What about our options at scrumhalf?
The public has been shown that we’ve got three options at scrumhalf – Faf de Klerk, Herschel Jantjies and Cobus Reinach – and that bodes well for the group because that wouldn’t be the case if any of those players thought they were the only option. The gap between Fourie du Preez and Ruan Pienaar and Ricky Januarie got bigger in 2007 because Fourie was having such a good World Cup. When we struggled against Tonga, it helped to clarify the selections; selection meetings almost came to an end after that game.
What’s so nice about the situation at the Boks is that those three will be hungry to make the most of their chances against the likes of Namibia, Italy and Canada to put pressure on each other. We can use those games to get the best out of them.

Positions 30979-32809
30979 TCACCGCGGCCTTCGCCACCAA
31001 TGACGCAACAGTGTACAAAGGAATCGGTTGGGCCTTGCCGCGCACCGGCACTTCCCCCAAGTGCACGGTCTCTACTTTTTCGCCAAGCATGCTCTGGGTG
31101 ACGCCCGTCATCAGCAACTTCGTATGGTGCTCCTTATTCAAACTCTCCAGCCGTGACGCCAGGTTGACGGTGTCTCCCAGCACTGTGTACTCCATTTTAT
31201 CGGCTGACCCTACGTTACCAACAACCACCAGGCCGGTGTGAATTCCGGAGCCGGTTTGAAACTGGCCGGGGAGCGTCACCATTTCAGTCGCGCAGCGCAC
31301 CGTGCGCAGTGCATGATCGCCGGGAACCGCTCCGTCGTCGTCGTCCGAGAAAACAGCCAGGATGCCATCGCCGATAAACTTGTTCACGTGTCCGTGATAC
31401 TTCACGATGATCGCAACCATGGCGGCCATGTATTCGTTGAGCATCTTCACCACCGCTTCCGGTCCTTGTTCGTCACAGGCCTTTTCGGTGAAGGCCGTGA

You won a World Cup with the wing duo of JP Pietersen and Bryan Habana [left]. How does the current crop compare?
One area where South Africa is probably very blessed is in the outside backs. Cheslin Kolbe, S’bu Nkosi and Willie le Roux are all really talented. A couple of years ago, the All Blacks moved away from fielding two big wings like Joe Rokocoko and Sitiveni Sivivatu and they went to three less-physical guys who could run and kick. Cory Jane, Ben Smith and Israel Dagg were effectively three fullbacks.
People ask whether we’ve got the right mix in our back three, but the fact Kolbe plays wing and could play fullback and Willie plays fullback and could play wing and gives us the option to run it back, answers the question.
What is the bare minimum the Boks need to do for this World Cup to be deemed a success?
Win. We’ve all grown up believing South Africa is the world’s leading rugby nation and if we don’t expect the Boks to win the World Cup, chances are they won’t.